1. Brand new track, fun, energetic, recognizable, big huge grooves, strong beats.
2. Something not so well known, but that the promoter and more loyal clientele will recognize, keep the energy up.
3. Go just a bit deeper, you're starting to create an atomosphere.
4. Something lower-energy and a bit more emotional, as long as its conducive to the atomosphere you're working on. It should end with a decent beat, start to build up the groove again.
5. Beats beats beats, keep the rhythm going, you're building back up.
6. Peak time! Recognizable, maybe even a classic or a fresh new megahit, this is where you drop the tracks they really came to hear.
7. Peak time! Keep it up!
8. Peak time! Keep it up!
9. This track should be something that fits the peak time mold, but caters to the hardcore clientele's tastes. An underground anthem, something that will make them feel superior to the noobs (dont worry, the noobs will love it because the hardcores love it)
10. End with whatever you want. If it's a big hit, the promoter will love to see you sending them out smiling, if it's a more of a personal statement, the promoter will probably appreciate you wanting to put your own spin on it, but saving it until the end.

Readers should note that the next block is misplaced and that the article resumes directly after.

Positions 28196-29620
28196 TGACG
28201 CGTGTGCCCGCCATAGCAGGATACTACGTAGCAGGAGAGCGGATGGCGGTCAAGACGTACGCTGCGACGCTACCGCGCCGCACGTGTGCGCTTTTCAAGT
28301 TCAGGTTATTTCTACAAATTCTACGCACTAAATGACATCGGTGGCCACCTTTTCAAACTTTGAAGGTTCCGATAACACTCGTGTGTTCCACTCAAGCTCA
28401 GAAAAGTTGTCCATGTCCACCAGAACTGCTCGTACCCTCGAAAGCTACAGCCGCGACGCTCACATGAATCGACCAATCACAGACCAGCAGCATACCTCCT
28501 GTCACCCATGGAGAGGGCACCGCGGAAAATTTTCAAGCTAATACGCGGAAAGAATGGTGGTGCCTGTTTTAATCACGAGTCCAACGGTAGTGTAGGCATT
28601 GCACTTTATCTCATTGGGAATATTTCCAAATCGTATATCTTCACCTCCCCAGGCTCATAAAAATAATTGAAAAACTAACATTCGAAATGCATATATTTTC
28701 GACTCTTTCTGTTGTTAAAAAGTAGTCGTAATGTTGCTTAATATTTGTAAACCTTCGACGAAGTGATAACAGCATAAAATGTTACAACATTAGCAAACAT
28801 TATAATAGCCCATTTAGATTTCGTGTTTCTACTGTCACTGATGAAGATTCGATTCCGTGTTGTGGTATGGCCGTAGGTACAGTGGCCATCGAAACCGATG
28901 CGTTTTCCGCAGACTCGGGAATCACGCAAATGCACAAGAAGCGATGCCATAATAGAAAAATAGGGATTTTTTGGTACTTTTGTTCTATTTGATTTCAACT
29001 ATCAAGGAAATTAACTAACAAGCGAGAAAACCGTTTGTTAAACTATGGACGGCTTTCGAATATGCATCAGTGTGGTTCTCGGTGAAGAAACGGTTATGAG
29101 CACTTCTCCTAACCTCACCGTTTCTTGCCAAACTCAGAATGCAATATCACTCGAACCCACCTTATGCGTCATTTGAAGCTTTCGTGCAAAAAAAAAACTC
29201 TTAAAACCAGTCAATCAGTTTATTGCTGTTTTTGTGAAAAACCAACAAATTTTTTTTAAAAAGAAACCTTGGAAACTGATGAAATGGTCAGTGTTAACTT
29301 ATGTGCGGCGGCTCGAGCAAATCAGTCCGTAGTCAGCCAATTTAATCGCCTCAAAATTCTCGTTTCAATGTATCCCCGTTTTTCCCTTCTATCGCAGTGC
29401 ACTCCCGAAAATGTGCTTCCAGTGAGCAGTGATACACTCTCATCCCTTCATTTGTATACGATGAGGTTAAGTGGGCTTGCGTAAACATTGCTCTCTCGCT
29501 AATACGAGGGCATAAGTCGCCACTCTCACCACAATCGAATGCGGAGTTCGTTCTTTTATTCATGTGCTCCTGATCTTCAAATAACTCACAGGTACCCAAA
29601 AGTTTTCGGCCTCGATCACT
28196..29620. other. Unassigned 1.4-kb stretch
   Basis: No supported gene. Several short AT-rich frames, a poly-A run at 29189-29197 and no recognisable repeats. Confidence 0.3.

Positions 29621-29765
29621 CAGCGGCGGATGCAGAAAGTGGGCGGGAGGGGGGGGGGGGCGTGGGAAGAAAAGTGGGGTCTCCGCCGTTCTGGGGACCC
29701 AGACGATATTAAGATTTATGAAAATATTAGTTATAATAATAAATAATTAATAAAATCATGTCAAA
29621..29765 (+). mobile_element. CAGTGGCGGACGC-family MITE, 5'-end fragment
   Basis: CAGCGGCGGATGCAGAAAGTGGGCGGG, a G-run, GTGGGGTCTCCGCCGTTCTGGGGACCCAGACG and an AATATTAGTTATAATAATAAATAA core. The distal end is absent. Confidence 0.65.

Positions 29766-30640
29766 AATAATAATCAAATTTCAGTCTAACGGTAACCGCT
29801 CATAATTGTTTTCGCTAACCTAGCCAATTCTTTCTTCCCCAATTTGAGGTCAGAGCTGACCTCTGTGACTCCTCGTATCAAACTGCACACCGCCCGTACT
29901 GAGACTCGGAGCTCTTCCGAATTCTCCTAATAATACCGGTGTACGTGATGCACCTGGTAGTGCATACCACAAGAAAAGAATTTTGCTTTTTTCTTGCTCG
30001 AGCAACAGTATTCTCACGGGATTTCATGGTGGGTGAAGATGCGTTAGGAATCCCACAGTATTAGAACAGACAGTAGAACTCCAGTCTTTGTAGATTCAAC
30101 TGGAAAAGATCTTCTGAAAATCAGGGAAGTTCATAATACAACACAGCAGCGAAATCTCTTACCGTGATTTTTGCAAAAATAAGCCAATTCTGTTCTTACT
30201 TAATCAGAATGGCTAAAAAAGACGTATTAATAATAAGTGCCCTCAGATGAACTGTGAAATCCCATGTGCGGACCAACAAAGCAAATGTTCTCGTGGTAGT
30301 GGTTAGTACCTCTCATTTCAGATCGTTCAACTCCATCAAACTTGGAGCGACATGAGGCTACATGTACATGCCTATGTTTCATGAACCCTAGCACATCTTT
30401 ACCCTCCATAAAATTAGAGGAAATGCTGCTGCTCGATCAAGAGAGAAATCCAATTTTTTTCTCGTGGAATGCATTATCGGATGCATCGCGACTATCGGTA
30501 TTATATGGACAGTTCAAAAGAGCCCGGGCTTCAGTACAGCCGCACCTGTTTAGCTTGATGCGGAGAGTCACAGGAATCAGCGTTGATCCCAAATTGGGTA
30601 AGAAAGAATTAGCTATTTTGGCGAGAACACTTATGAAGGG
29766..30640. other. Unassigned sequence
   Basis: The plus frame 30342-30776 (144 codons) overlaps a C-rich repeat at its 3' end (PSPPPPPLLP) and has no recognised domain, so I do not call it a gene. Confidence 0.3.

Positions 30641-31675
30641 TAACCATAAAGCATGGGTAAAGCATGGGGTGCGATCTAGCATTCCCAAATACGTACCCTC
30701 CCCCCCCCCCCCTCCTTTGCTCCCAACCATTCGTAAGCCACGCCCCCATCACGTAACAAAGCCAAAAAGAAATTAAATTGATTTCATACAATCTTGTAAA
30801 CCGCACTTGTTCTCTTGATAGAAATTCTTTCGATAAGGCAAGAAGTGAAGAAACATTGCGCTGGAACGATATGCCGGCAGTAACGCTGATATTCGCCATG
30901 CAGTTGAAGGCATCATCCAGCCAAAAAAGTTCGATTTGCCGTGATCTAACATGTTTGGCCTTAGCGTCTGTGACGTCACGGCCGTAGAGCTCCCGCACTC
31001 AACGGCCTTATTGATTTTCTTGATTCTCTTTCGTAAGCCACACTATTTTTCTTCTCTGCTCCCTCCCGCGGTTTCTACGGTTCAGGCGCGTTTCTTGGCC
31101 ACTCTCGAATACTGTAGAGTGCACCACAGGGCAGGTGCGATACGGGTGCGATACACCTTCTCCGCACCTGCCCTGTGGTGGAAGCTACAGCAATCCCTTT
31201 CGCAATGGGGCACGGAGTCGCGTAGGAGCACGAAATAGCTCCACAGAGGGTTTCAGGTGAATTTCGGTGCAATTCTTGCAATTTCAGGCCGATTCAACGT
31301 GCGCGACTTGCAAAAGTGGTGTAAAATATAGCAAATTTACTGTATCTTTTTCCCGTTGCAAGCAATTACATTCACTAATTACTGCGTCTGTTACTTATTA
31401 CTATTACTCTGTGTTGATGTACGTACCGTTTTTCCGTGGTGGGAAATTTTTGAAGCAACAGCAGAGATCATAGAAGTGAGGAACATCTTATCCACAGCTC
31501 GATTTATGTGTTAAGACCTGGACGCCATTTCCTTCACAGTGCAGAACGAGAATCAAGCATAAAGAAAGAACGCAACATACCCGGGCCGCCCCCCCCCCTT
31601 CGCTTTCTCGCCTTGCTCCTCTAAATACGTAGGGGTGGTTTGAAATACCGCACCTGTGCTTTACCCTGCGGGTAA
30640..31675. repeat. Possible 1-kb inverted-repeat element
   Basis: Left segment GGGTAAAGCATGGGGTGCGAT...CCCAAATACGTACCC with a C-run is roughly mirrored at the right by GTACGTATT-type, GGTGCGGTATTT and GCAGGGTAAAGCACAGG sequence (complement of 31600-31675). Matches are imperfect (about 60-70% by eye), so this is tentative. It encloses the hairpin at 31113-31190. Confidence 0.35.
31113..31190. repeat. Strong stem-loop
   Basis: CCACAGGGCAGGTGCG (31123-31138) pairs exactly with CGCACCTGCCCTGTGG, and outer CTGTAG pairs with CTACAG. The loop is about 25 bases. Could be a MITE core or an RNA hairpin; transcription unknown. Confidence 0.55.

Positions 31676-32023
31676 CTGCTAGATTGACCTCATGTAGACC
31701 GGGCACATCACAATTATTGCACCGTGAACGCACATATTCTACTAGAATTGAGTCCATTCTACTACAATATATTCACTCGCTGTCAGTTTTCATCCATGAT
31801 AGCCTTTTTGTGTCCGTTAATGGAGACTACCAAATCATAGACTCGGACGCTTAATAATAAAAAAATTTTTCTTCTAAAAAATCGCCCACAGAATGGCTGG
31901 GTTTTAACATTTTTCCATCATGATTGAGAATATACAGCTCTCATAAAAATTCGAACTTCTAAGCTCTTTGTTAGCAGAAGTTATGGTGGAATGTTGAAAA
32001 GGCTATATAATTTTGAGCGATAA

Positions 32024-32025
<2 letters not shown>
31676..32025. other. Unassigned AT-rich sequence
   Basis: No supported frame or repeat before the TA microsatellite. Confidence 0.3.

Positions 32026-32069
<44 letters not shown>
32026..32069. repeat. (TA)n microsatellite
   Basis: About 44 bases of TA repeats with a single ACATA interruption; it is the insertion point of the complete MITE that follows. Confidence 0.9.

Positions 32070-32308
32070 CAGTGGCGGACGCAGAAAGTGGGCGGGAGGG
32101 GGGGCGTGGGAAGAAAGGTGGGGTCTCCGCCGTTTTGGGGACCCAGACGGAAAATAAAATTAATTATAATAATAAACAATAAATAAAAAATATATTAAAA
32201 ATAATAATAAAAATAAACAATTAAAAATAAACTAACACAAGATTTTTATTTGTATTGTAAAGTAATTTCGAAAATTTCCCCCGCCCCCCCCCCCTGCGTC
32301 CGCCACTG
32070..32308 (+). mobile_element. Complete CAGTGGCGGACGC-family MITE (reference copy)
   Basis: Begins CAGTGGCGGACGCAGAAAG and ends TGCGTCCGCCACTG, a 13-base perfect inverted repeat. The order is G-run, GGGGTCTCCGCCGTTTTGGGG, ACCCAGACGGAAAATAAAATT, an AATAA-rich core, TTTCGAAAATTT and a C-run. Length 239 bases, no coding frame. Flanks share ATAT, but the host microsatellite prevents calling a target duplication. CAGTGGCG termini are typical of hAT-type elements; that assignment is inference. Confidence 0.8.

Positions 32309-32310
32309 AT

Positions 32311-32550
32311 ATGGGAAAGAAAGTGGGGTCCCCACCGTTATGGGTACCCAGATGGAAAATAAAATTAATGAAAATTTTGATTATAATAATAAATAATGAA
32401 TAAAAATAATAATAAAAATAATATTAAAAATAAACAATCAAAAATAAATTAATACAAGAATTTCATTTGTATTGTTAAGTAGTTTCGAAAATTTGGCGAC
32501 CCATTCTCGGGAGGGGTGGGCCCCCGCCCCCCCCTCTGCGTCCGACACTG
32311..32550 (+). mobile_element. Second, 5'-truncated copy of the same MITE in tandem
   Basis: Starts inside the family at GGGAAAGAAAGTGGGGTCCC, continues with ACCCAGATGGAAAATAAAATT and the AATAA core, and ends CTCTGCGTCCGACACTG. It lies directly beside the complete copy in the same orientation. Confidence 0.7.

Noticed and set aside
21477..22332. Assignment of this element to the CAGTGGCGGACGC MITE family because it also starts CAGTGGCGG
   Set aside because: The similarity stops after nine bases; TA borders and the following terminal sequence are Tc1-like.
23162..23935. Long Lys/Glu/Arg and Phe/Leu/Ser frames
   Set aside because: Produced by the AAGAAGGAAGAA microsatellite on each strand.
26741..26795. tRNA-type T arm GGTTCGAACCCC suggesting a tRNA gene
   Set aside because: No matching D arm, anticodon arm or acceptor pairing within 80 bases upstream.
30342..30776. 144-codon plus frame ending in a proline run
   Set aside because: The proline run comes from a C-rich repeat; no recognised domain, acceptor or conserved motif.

Of course, that's the 10-Track Reader's Digest verison of what a 2 or 3 hour shift should sound like. Alot of people will tell you that breaking the energy in the early-middle of the set is a bad idea, but I do it beacuse it's usually when the casual clubbers (that is, not the hardcore crowd who are there just for the music) arrive (considering you're first shift) and they want to have a few drinks and stake the place out before they're ready to hit the floor, when they do, it's peak time, and it's go go go. Even if a promoter just glances at your tracklist, he/she will be just as interested in the order of the tracks as the tracks themselves. Bear in mind though, this isn't a prescription on how to handle the crowd during showtime, there's a million little variables that can throw a wrench in that formula, this is strictly for setting up a demo in a way that will make sense to a promoter.
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SonicAcademy
PostPosted: 03 November 2008 - 19:59:22 (874)  Reply with quote
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also remember to burn it onto a good quality cd and at a low speed (x16) so it wont skip.

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Sabre1489
PostPosted: 12 November 2008 - 09:37:03 (442)  Reply with quote
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RichardClairemont wrote: